Whenever a new technology is released there is a frantic rush to get samples out for review without having them arrive so early that less-scrupulous sites can break the release date and sometimes they arrive too late to give the full treatment to. In the case of the Gigabyte GA-X79-UD5 it was having the final touches applied to it right up to the very last minute to make sure that it's perfect when it arrives on the shelf of your local hardware emporium.
However, rather than just let it slide until we had completed all of our testing, and knowing from past experience that the UD5 is extremely popular, holding the sweet spot between the value UD3 and the premium UD7 model, we knew you'd be gagging to cast your eye over it and so we're bringing you a preview today, with a full review a little later on.
The UD5 is so fresh out the R&D department that the specifications haven't yet been formatted into the normal pretty style. We'll be covering these features as we run through the pictures, so let's get down to it.
Packaging and Accessories
The UD5 comes in a very crisp white box. The major new feature, besides the obvious X79 stuff, is the 3D BIOS and 3D Power, and so they take up a large proportion of the real estate on the front. On the reverse we have the normal Gigabyte clarity with all the important information clearly laid out.
One thing Gigabyte have always been excellent at is their documentation. With so many new features on both the X79 side, and on the UD5 itself, it's definitely something we enjoy seeing. Filling the hardware up with technology and then not explaining how to use them is a problem we find all too often.
The IO shield is both clearly labelled and colour-coded in the normal Gigabyte fashion, enabling easy recognition when you're fumbling round the back of your case.
As well as the all black bridges for Crossfire and SLI, we have a WiFi/Bluetooth expansion board. From our experience so far with the X79 motherboards it appears that wireless connectivity is high on the agenda. The UD5 gives the option to include it or not depending on your hardware arrangement so you're not stuck with a couple of aerials to hide if you use a LAN cable for your internet. The Bluetooth part of the card supports the very latest Bluetooth 4.0 which has a shorter effective range than the classic Bluetooth but greatly reduces both the latency and power consumption when paired with compatible devices such as the iPhone 4S.
As well as providing a USB 3.0 header on the board, the UD5 has a front-panel expansion allowing you to take advantage of the extra speed that is available with USB 3.0 without having to reach round the rear of your case. Useful for those of us who utilise USB sticks for transferring films and the like.
The UD5 Up Close
The X79-UD5 itself moves away from the powder-blue and white slots that we've come to expect from Gigabyte. Instead it switches to a largely black arrangement with the blue reduced to just appearing on the heatsinks. Unlike the other motherboards we've looked at it also hasn't got heatsinks in the areas we're used to finding them, but with nothing underneath. Instead Gigabyte have concentrated on having the aluminium only where it's needed, thus saving weight and being much more environmentally friendly.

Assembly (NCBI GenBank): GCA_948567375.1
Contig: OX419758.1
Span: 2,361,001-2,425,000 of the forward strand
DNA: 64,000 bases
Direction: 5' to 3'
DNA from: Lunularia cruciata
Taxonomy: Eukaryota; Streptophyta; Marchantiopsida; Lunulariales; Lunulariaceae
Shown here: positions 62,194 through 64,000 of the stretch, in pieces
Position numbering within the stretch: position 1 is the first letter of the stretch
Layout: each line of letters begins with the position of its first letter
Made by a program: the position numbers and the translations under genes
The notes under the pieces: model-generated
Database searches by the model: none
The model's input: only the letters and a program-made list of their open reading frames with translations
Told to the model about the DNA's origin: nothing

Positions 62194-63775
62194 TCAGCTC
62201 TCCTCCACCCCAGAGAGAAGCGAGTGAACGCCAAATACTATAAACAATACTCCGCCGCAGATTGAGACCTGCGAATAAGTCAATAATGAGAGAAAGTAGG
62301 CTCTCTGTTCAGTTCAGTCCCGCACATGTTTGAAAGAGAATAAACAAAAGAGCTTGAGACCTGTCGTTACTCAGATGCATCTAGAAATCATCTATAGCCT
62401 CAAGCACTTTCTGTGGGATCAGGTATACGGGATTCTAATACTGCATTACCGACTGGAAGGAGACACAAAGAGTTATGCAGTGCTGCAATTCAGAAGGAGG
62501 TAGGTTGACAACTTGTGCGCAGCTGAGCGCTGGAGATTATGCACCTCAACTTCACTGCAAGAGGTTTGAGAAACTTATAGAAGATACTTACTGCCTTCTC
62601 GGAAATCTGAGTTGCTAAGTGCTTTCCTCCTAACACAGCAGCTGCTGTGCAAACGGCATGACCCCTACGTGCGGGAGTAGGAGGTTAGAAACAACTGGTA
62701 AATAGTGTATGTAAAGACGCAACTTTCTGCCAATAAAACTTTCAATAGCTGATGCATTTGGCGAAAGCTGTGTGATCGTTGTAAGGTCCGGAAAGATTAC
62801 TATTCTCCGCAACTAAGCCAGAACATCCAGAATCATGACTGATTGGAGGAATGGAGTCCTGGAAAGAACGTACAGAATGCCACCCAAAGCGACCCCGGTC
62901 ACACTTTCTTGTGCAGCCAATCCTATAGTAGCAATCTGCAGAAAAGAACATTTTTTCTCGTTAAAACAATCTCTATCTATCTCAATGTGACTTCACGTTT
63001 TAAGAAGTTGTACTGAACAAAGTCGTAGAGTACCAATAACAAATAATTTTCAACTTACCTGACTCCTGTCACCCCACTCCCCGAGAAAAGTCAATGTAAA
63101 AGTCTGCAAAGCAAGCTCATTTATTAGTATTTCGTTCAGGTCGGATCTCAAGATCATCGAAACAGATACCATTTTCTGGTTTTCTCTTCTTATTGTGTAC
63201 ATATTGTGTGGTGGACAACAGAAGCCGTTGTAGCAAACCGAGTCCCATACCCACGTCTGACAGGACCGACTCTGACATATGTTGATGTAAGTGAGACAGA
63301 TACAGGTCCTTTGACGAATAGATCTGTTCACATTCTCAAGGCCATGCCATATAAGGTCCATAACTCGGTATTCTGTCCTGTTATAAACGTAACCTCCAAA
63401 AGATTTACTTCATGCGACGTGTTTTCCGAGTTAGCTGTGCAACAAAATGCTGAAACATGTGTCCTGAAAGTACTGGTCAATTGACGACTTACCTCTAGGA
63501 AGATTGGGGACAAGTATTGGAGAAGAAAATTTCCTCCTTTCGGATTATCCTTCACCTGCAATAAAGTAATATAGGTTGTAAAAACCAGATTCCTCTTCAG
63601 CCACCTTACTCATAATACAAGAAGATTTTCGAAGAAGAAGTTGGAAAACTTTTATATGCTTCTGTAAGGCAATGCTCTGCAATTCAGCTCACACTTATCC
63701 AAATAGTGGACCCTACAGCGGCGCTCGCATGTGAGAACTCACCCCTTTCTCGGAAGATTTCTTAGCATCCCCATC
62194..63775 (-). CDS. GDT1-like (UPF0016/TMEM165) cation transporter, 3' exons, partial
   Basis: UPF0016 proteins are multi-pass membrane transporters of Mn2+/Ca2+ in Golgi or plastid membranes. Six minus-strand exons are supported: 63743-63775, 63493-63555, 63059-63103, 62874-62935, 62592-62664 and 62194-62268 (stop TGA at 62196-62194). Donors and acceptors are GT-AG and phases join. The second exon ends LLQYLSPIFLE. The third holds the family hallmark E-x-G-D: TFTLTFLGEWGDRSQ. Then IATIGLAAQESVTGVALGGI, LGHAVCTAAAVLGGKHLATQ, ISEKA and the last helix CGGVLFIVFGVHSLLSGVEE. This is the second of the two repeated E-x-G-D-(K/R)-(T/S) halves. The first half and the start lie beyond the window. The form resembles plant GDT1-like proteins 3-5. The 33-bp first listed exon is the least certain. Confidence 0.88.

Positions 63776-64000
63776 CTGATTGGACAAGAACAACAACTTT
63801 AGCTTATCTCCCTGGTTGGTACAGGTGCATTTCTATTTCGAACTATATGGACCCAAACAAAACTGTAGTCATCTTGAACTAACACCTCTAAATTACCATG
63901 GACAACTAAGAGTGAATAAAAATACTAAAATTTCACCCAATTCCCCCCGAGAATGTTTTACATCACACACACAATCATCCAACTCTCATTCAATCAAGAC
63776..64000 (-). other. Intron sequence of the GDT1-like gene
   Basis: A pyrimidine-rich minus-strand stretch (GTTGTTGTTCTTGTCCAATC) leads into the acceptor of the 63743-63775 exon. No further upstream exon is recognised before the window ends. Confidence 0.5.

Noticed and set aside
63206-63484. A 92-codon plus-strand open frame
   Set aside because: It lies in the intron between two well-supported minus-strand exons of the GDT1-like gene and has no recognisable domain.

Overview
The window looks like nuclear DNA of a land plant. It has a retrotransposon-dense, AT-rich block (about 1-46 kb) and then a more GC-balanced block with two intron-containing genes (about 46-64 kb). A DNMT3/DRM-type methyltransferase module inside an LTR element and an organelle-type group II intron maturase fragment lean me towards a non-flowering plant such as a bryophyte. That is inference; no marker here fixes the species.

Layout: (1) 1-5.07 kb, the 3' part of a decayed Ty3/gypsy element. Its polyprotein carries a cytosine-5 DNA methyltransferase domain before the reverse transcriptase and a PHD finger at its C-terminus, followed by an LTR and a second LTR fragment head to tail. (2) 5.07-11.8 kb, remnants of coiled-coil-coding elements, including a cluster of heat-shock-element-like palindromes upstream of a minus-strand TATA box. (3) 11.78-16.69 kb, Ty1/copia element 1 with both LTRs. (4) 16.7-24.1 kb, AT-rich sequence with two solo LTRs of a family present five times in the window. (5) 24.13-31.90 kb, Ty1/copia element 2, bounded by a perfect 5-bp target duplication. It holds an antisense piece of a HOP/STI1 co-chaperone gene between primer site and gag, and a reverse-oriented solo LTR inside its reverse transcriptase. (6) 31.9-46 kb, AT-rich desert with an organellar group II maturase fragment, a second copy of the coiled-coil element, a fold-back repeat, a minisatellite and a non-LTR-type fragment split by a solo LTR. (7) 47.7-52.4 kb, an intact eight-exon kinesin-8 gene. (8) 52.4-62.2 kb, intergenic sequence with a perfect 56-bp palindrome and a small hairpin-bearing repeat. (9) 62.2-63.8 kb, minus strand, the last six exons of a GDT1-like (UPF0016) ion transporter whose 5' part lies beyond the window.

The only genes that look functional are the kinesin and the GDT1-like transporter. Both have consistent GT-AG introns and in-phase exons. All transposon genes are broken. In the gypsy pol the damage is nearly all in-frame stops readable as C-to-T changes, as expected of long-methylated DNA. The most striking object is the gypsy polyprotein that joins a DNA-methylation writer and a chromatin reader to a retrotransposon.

We have three PCI Express 3.0 slots on the UD5. Two are rated at x16 and the bottom at x8.
There is a wealth of internal expansion headers. With everything being USB these days it's one of those technologies that you can never have too many of.
Storage is provided by six SATA 6Gbp/s ports (the white and the grey ones) and four SATA II. Those of you who require huge amounts of hard-drives to store all your digital entertainment will welcome having so many to choose from, especially a lot of SATA 6Gbp/s ports.
Rather than a power and reset switch next to each other the UD5 has just a power button tucked away in the top right.
The IO has just about everything one could hope to find. From left to right we have a combined PS2 port and two USBs. Then a lot all in one block. The OC button is a one-press CPU overclock. Beneath that we have buttons to select which of the dual-BIOS you wish to boot using, Backup in blue and Master in green, and below that is the CMOS clear. Moving along we have the Firewire, three USB 2.0 and two USB 3.0 and e-SATA, then yet more USB 3.0, USB 2.0 and the LAN before finishing off with the audio jacks for the Realtek ALC 898.
Above the CPU socket is the Gigabyte 3D Power. This is a Digital Power controller which, as the name implies, has three parts to it. One of the bank of DIMM sockets on the left, another for the DIMM slots on the right, and finally one to control the CPU power. This also includes vDroop protection for the Memory, something we normally see only applied to the CPU.
Placement of your headers is something that can make a big difference when trying to cable your system in a tidy fashion, so it's nice to see the front-panel USB 3.0 expansion places on the right hand edge of the UD5. Equally the placing of a fan header right at the corner is perfect for the now ubiquitous front intake fan on your case. It is odd to see the Reset Switch located right down here instead of up with the Power Switch though.
Almost the antithesis of the above design choice, the front panel audio is as far from the front of your case as possible, although this absolutely isn't a Gigabyte only thing, as every motherboard does this.
Keep an eye on our front-page for a full review of the X79-UD5 shortly. Until then, let us know what you think in our forums.